Overall Rank: 1992
Average Rating: 2.9/4
# of Ratings: 75
Theatrical Release Date: 12/19/2007
Blu-ray/DVD Release Date: 03/25/2008
MPAA Rating: PG-13
Director: Marc Forster
Actors: Zekeria Ebrahimi, Ahmad Khan Mahmidzada, Shaun Toub, Homayoun Ershadi, Khalid Abdalla, Atossa Leoni
Plot: After a pair of Afghani friends are split up, one of them learns that the other has passed on and that his son is in danger. He travels back to his homeland to try and help his friend's son.
Quick Movie Reviews
mitchellyoung - wrote on 08/09/2012
This is an immersive and heartfelt retelling of the brilliant book, made all the stronger by the use of non-professional actors and authentic cultural locations. The material is handled in an understated, but potent way by director Marc Forster and the film doesn't try to get preachy in order to get its message of redemption across.
dukeakasmudge - wrote on 09/28/2011
I really wasnt expecting to like this movie but I did
donkeyknight - wrote on 05/03/2011
I admire that the director let the story be the compelling force of the film and cast ethnic actors that skillfully brought catharsis to this cultural saga of redemption. The perfect pacing the book achieves is off and CGI kites couldn't be more fake, but still a noble effort.
Full Movie Reviews
Daniel Corleone - wrote on 12/26/2011
A good drama about childhood memories, family values, kindness, leaving legacies and liberation. Hassan gets molested while his prominent friend Amir Agha. Amir and his father Baba escape the Russian invasion and migrate to the US. Soraya and Amir get married but couldn’t yield a child. He discovers a family secret that would eventually lead him back to Kabul. A boy named Sohrab becomes part of Amir’s life.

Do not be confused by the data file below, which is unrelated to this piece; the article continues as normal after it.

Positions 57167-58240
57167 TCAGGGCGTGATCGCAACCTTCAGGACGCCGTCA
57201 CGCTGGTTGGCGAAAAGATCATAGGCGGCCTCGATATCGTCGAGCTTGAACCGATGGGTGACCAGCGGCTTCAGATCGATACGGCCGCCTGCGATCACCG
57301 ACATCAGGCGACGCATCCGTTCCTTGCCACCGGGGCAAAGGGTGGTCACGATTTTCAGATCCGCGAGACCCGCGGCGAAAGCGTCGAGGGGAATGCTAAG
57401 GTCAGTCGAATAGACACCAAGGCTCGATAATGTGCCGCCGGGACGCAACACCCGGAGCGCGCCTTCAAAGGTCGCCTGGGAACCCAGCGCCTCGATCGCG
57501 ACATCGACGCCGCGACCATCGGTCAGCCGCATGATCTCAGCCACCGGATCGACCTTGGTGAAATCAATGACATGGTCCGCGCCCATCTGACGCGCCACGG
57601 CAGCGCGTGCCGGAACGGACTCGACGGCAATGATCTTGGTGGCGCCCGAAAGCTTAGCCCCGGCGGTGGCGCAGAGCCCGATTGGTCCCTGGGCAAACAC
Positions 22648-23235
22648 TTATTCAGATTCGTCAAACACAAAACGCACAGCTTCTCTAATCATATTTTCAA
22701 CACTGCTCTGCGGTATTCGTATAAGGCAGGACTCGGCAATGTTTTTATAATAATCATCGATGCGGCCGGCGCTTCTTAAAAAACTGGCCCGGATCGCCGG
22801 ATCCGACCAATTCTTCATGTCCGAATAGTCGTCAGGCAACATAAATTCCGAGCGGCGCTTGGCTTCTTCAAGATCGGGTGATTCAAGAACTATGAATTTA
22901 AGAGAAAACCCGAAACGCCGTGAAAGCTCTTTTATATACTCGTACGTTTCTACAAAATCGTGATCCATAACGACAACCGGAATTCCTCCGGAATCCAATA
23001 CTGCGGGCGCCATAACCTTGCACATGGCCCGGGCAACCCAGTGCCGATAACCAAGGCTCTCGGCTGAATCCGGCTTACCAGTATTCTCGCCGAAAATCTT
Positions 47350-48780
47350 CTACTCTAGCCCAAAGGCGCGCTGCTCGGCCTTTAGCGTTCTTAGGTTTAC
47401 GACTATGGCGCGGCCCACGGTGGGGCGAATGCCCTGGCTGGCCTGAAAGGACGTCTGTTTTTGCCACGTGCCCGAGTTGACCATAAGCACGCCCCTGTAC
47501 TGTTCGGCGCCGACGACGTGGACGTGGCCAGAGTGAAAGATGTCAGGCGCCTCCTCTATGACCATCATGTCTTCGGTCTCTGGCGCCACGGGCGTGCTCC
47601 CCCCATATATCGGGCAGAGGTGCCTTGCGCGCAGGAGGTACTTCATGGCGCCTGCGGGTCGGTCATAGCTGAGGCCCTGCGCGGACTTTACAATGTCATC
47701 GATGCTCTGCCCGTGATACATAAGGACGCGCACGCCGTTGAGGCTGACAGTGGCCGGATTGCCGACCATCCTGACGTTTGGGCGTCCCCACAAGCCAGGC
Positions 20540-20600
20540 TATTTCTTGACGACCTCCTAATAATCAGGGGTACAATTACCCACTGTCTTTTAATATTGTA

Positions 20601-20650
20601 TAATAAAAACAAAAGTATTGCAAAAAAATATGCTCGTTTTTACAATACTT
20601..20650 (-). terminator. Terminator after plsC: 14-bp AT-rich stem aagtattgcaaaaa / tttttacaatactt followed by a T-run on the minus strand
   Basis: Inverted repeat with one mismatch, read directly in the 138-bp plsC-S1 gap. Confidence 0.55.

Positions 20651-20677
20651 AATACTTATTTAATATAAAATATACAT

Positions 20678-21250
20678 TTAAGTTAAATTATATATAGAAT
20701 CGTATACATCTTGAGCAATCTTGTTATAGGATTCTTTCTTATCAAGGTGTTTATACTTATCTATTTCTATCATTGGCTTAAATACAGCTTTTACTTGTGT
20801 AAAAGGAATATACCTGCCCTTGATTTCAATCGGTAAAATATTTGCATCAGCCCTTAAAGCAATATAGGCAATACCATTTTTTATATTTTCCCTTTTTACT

Screenplay was good with lines such as “There is only one sin, only one. And that is theft. Every other sin is a variation of theft....When you kill a man, you steal a life. You steal his wife's right to a husband; rob his children of a father. When you tell a lie, you steal someone's right to the truth. When you cheat, you steal the right to fairness.” from Baba, …
Franz Patrick - wrote on 06/20/2008
This movie truly resonated within me. It's one of those films that made me glad to have a culture because it made me reflect back on my childhood when I wasn't yet in America and compare that life to where I am now. Granted, this movie is more about redemption... but for me, it's more about the meaning of honor. I watch myriads of American films but most of them fail to stress the honor behind our choices, may they be right or wrong. This is definitely a complex film for me because I am not familiar with the Afghan culture. But, in a way, even if it wasn't about that particular culture, it is still multi-layered and is worth discussing after the credits rolled. Topics such as cowardice, theft, friendship, rape, power... are only some of the many issues worth analyzing. Lastly, I must …
newmans_own - wrote on 12/23/2007
The film’s most crippling flaw is its by-the-numbers and passionless screenplay, courtesy of David Benioff (who’s other work includes gems like TROY and STAY). It adapts the book with a mind to being as straightforward as possible; little to no time is taken to develop characters in a purely cinematic form. The depth of Amir and Hassan’s friendship must be assumed, because there is no explicit demonstration of it in the actual film. A revelation late in the film explains a bit more about the characters, but Amir’s drive to save Sohrab rests almost exclusively on what is said in clichéd preachy dialogue, not what is shown. It is understood why Amir returns to Pakistan to help Hassan, but because of the weak writing, it feels more like an obligation than a chance to ease a …
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